Remember, you shouldn’t leave your crypto stored on any crypto exchange if you want to follow best security practices. Even though the majority of reputable crypto exchanges store your crypto in offline, cold storage - the mantra of not your keys, not your crypto rings true. You should always store long-term investments that you’re not actively trading with in secure offline wallets. Not sure which? Check out our best crypto wallet guide.

How to buy your crypto

Once you’ve chosen your crypto and exchange… you just need to buy your crypto.

Most reputable exchanges let you use a credit or debit card to make your crypto purchase and this is usually the easiest way to buy your crypto, as well as adding you the added protection from your banking provider.

This said, some credit and debit card providers in Canada block transactions of crypto as standard - so picking the right card to use is key for an easy transaction.

For a smooth transaction, you can use Koho prepaid Mastercard. Koho makes buying crypto in Canada simple and secure, all you need to do is:

  1. Create an account with your chosen crypto exchange. You’ll generally also need to complete KYC processes in order to purchase your crypto, so you may need to provide personal information like your name, address, photo ID, and more.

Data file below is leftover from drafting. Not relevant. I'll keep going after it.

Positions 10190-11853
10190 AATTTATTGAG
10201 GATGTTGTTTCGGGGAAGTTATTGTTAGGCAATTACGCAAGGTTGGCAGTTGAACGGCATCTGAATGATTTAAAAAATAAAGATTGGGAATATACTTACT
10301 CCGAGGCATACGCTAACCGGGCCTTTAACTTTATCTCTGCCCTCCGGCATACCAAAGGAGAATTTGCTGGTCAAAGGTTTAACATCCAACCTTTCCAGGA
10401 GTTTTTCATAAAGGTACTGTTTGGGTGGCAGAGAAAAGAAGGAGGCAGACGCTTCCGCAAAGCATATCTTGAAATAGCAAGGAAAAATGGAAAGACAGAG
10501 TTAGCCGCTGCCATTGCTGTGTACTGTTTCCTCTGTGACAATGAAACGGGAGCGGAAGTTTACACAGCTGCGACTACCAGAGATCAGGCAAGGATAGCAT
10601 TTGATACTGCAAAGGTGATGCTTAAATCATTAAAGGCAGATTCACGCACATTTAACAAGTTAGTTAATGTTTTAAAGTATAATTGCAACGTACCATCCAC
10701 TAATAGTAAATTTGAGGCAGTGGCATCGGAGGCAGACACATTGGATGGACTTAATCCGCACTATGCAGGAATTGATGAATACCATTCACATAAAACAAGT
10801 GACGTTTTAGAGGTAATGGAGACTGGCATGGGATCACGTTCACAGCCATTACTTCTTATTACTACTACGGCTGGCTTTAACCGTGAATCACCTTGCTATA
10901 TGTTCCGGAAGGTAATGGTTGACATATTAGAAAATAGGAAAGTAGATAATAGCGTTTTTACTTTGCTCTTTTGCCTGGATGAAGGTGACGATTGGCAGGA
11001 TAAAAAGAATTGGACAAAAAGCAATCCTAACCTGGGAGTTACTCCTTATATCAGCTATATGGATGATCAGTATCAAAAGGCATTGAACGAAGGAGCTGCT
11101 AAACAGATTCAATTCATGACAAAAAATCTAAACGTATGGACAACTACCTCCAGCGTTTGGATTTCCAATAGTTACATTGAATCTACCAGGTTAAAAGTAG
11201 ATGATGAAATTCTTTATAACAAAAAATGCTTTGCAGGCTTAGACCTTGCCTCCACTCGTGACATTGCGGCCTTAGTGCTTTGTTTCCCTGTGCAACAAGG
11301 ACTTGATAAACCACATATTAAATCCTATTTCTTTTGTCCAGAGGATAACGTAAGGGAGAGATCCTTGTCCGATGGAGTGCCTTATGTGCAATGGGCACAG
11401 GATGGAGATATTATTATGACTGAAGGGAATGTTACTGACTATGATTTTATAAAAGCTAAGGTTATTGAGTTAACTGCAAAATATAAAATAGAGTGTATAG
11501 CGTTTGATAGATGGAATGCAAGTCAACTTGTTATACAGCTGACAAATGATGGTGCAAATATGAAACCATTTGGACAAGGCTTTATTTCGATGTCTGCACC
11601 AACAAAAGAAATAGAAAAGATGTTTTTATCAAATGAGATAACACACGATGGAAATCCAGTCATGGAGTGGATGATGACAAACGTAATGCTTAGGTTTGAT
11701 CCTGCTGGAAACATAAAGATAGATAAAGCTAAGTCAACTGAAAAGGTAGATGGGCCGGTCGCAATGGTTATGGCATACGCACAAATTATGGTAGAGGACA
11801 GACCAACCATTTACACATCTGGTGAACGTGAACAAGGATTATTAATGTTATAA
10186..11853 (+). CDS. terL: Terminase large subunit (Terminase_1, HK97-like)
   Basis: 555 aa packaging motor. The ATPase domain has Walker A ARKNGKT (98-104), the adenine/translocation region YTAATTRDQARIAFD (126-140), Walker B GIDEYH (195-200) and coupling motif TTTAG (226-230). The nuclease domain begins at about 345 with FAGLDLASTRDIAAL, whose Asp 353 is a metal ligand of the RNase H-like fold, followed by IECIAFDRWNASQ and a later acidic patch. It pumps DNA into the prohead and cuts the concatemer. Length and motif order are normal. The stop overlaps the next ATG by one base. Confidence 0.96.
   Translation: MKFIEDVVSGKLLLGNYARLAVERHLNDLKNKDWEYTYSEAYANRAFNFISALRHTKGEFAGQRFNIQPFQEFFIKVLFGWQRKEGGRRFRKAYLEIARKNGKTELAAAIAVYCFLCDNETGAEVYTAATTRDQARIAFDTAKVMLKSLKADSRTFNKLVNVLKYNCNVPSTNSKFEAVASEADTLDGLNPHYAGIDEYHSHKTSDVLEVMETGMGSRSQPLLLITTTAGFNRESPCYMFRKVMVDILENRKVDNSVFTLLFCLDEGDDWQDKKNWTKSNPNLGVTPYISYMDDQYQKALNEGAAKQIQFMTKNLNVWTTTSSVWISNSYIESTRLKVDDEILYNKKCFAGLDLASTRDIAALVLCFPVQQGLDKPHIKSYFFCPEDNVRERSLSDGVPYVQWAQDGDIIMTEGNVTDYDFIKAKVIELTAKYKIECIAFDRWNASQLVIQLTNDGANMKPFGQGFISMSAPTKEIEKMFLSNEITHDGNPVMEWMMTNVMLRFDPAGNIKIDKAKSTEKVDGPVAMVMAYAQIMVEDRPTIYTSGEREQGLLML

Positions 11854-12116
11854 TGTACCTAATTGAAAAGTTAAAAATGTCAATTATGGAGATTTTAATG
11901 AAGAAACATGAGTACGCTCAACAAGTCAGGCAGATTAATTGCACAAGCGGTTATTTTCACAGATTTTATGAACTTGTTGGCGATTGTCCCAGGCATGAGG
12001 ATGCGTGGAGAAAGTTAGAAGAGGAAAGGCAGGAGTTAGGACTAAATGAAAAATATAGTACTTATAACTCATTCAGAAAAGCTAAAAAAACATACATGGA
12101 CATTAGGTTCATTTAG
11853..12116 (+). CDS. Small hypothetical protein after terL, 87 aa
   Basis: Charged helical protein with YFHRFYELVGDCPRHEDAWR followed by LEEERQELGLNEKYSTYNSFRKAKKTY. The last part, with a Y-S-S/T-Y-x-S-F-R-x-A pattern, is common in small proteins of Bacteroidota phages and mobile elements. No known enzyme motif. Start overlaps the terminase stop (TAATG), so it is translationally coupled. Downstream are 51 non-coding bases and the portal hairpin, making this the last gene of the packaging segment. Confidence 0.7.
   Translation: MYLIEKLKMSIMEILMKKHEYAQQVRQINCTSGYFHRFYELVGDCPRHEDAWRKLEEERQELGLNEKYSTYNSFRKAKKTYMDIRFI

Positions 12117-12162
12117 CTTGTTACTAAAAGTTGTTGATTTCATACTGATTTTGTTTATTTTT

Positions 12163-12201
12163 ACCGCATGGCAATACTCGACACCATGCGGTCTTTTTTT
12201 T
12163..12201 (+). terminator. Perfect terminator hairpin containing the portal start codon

2. Select the buy crypto with card option.

  3. Pick the cryptocurrency you want to purchase and the amount of crypto you want to purchase.

  4. Enter your card details and complete any verification.

  5. Wait to receive confirmation you’ve purchased your crypto. You may also wish to move your crypto to a secure, offline wallet by transferring it from your exchange.

What are the tax implications of buying crypto in Canada?

Buying crypto with fiat currency like CAD in Canada is tax free! However, if you buy over $10,000 in crypto, your exchange may be required to report your transaction to the relevant financial service regulators.

While buying crypto might not be taxed, many other transactions will be. For example, buying crypto using another cryptocurrency is seen as a disposition, and any gain is subject to tax.

As well as this, despite purchases of crypto with CAD being tax free - you’ll still need to keep good records of your cost basis (how much your crypto cost you) so you can calculate your gains and losses when you sell, spend, or gift crypto later on. The best way to do this is with a crypto tax calculator like Koinly. Koinly tracks your cost basis and calculates your gains and losses using the CRA-approved ACB method with the Superficial Loss Rule - making crypto tax simple.

You can learn more about how crypto is taxed in our Canada Crypto Tax Guide.